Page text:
Impeachment hearings: Americans concerned, but many have decided either way on President Trump

A Trump Impeachment rally

Master Steve Rapport

A Trump Impeachment rally

Jesse Tannous, Reporter

In Washington Wednesday, the House of Representatives started the public phase of the impeachment hearings. William B. Taylor Jr. was the key witness in the impeachment hearings and even though he was restrained, concise and controlled in his testimony— expressed clear concern over findings of what he and many Americans see as the definite corruption of a sitting president.

Taylor is a combat Vietnam veteran and diplomat who broke down, almost systematically— what he saw as the absolute corruption of foreign policy for a political advantage on the part of President Trump.

But Republicans, at least in outward appearance did not seemed moved, although there is speculation that if a secret vote were taken, many Republicans would be moved toward voting to impeach. The partisan wall appears to remain intact for Republicans.

But is America watching?

It depends on who you ask, but the resounding answer is likely split—like everything else… “yes, and no.”

It may be that the mere Trump conversation blah, blah, blah, is so saturated that people have already made up their minds—and there’s no further convincing necessary—Trump supporters stand by him no matter, and those who say he must go, have likely felt that way for a long time.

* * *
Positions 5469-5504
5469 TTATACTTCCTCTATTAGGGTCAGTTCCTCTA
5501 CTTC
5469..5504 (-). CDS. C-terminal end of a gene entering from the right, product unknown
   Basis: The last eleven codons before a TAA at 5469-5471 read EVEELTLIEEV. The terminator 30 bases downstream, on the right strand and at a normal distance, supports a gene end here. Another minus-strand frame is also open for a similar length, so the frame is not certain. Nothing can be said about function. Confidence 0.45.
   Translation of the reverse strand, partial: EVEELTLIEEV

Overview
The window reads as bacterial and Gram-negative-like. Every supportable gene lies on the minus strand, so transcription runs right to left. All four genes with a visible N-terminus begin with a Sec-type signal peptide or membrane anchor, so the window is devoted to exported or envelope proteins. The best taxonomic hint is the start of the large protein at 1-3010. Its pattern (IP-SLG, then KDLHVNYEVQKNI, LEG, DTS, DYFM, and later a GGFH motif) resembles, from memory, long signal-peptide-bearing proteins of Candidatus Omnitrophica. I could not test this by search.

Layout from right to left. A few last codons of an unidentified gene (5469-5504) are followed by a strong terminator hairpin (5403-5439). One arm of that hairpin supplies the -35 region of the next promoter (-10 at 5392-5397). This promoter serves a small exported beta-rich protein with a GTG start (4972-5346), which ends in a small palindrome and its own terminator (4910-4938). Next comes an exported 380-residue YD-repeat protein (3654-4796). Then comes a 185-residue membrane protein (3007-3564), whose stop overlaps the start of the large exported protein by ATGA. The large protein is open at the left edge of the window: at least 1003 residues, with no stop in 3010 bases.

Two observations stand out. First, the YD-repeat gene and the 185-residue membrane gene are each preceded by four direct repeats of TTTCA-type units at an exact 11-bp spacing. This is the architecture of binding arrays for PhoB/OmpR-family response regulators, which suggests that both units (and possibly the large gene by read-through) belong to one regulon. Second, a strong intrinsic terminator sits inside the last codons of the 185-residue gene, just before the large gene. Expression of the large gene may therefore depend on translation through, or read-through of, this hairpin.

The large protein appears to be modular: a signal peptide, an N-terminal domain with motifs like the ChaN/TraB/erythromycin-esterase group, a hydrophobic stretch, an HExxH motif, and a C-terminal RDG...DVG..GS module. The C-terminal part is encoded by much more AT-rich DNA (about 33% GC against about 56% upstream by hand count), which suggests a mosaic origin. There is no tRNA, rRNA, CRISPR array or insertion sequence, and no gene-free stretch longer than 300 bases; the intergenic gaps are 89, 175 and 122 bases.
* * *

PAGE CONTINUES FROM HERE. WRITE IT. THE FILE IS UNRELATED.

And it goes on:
It’s the people who may have initially voted for Trump and whose minds are changed that are possibly sitting in their living rooms right now watching and listening to the proceedings.

It’s also the new voters and many young voters that appear more engaged in the hearings‑even if they’re not watching the back-to-back coverage…they are aware of the proceedings via video clips and snips of news from their favorite apps—conversations and even the humorous satirists that make up some of the popular political cable shows.

The impeachment hearings matter.

For the country—Wednesday marked only the fourth time in history that the House has taken steps toward possibly removing an American president if an indictment ensues.

Even though the Trump presidency has been marked with indignation, scandal and exhibition almost from day one…impeachment hearings are not really in the same league as Tweets and public barbs. But many Americans may not realize this.

Aside from the claims from those most loyal to president Trump that “fake news” is responsible for fueling everything—there is testimony, under oath and according to U.S. law and policy for these types of hearings.

The over five hours of testimony, even if it’s long and arduous, difficult listening, laid out what witnesses saw of efforts to pressure a foreign power to provide damaging information on Democratic rivals.

Taylor’s often saddened voice depicts a president who, in his testimony describes something that he has never seen before on the part of president for a personal advantage.

Taylor, when asked what he thought Congress should do with his testimony, declined to comment and put the ball back in their court.